1 A fan club for oxygen

2 A far future pass over

3 A little nervous about the system

4 A moment in the sun

5 A quantum of beauty

6 A taste for sophistry

7 An empty argument



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16 February 2009 -0.7

A fan club for oxygen

The Narrator breathes in oxygen

partly supplied by his garden

and puts it to good use

fuelling his muscles,

also, very importantly,

his brain requires a regular supply.

The Narrator ponders this process

and then decides on a first person approach.

I’m particularly grateful

that plants have the ability

to release oxygen.

If that had not been the case

I wouldn’t have been here,

nor would you.

Do you perhaps think we should start

a fan club for oxygen,

or should we take breathing for granted?

The idea is very attractive,

especially when you think

that these words

are shaped partly from oxygen.

I started using the stuff

when my umbilical cord was cut,

(not painful as I remember).

What did hurt

was the first lungful of oxygen,

and when I gave that yell

it burned my throat.

But I got used to it

and now days go by

without me even thinking about it.

And that will be the status quo

until the time I stop breathing.

I wonder what they use in heaven?



& November 2007  0.6

A far future pass over

Below our feet

the land masses move,

changing the face of the earth

The escalation of our countries

will bring shores together

that are now alien.

Boundaries will change,

will probably cease to exist.

We are not certain

whether we will be around then,

and how we will live;

whether we will still use

cumbersome sound bites,

or simply entangle thoughts

when we want the sugar

passed over.



29 December 2009 0.3

A little nervous about the system    

Our external nervous system

is developing at a furious pace,

the social media let us interface

whatever the time of day or night,

at the desktop or on the wing;

we open books to face each other

among the twittering roar

of real-time rumour.

The nervous system of humanity

reaches each of us

with the grief and unbearable pain

of suffering from violence and disease,

reaches us with the pleasure

of knowing how a team is scoring,

what an idol’s vices are,

how difficult it is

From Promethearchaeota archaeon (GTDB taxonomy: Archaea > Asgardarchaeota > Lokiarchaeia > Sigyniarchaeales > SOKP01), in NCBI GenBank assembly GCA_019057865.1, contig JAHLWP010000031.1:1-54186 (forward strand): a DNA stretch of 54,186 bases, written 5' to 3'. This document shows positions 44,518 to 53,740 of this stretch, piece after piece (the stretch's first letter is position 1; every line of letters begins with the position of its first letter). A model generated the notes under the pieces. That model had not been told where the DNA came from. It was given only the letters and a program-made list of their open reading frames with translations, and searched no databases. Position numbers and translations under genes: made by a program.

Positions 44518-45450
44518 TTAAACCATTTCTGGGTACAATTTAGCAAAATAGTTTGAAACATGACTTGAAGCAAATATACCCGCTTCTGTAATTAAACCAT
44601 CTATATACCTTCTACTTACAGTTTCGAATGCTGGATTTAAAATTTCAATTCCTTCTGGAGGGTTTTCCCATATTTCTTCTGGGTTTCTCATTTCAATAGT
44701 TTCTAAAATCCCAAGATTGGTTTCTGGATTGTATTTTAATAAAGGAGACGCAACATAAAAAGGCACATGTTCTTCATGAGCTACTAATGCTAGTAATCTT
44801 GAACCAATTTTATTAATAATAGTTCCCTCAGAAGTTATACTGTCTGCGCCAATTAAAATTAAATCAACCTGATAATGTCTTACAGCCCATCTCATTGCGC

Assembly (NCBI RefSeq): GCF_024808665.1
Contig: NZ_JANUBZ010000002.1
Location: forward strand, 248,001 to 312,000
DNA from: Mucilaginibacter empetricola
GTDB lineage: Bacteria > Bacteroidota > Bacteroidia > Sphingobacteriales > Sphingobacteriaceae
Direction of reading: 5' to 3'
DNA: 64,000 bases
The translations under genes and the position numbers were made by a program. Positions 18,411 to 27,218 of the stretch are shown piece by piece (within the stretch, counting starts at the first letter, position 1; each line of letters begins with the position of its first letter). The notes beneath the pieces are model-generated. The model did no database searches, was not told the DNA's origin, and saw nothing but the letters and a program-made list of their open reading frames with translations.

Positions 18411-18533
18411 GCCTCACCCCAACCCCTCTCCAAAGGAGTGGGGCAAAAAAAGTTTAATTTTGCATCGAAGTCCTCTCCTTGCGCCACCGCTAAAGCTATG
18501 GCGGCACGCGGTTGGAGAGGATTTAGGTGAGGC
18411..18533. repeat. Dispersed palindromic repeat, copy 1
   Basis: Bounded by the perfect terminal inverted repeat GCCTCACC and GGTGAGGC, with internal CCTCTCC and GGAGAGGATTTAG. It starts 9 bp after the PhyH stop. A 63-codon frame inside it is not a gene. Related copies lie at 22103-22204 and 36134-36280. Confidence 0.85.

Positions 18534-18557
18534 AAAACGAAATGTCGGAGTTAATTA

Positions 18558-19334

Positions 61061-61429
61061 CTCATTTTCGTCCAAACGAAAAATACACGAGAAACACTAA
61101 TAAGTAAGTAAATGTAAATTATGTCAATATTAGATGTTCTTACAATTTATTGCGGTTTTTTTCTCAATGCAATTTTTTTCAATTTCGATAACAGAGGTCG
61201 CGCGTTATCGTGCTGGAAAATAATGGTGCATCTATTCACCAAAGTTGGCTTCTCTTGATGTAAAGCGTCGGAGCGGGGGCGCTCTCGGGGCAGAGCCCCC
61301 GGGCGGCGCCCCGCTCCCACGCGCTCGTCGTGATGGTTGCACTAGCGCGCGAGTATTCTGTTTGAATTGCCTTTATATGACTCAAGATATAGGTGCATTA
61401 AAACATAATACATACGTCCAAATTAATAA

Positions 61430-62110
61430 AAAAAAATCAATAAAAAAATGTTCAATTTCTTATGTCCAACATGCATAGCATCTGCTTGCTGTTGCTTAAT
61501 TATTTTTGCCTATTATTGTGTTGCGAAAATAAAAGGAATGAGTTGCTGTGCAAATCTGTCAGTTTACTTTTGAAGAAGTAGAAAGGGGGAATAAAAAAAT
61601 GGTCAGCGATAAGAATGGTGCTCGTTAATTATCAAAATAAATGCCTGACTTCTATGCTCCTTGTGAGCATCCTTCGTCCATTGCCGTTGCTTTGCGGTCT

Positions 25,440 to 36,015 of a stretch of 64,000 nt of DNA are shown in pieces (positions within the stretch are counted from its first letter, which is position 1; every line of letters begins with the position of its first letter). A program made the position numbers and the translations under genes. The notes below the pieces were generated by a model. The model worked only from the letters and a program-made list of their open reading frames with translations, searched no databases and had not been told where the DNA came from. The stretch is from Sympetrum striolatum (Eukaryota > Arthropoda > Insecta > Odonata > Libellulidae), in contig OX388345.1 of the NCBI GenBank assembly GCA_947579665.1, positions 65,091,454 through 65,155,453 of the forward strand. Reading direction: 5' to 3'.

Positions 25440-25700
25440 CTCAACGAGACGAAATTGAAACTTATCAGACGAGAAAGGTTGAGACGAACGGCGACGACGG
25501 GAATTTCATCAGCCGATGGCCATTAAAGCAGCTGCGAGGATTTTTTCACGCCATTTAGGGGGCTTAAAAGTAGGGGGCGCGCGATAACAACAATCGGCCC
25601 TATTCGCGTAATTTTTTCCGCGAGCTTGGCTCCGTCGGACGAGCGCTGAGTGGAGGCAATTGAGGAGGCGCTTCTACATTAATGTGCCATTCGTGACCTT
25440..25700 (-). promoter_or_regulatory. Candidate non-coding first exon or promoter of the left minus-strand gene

to fire up the LHC.

our thrumming nervous system

is growing every day

with apps ingeniously added,

devices morphing into hands;

it is amazing enough to get lost in,

yet it lacks a brain.



9 April 2008 1.4

A moment in the sun

In rock

the very long story

is written

of silt and sand,

layer upon layer,

a very long story,

eroded into shapes

that we think significant

in that slipping,

geological instant

our species

has a moment in the sun.



25 Augsut 2008 -0.3

A quantum of beauty

She has a beautiful head;

by that I mean:

looking at her pleases me.

Behind her mouth I imagine

are words that will extract

gold from impure amalgams,

then dissolve it in the royal water of her mind.

Her eyes are shaped

like a distant cosmos

whose light has reached us at last.

Her ears are the silent

unmoving, listening marble-fleshed Athena,

her hair has captured

the flitting, entangled thoughts

of the new priests,

the quantum physicists.

She is heading my way,

holding a small golden ring,

called beauty – whose beginning

I cannot find

and whose end does not exist.



8 March 2010 0.5

A taste for sophistry                 Science

The fly had to vacate

the wooden crate hastily

as Zeno sat down,

wiping his forehead.

If it is true, as you claim,

the nobleman declaimed, stepping into the shade,

that you cannot cross a distance

because there will always remain

a fraction still to be crossed,

how did you get to the agora?

But I’m not here,

Zeno answered, accepting a beaker

of cold water  from a woman.

The nobleman triumphantly touched his arm.

Ah! But you are! I feel you! I see you!

You use myrrh from Antioch in your hair!

I’ve been listening

to your sophist arguments all morning!

You need all your senses

to prove something real,

Zeno answered.

The nobleman’s eyes flicked around in thought.

You haven’t tasted me

and you never will,

Zeno said.



4 August 2010 Science 2.6

An empty argument

At the International Spaceology Convention

the main question that was interrogated

was whether

emptiness constitutes an entity.

With a certain degree of style

and sense of occasion

the organisers

had placed an empty Coke bottle from the sixties

on a blackly glowing marble plinth

in order to focus the power

of the assembled intellects

on the problem.

Numerous theses were presented,

all clad in aggressive mathematics, of course.

In the end two main streams

of opinion coagulated.

The first group felt that emptiness

cannot constitute an entity

as it does not have any substance.

In other words, their calculations resulted in zero.

The second group

felt that emptiness itself

is an entity.

This point was made charmingly

by the unfairly ravishing red-haired

Doctor Natalie Nord.

Pointing to the Coke bottle she said:

I don’t think this convention

is about nothing,

it is about something in that bottle.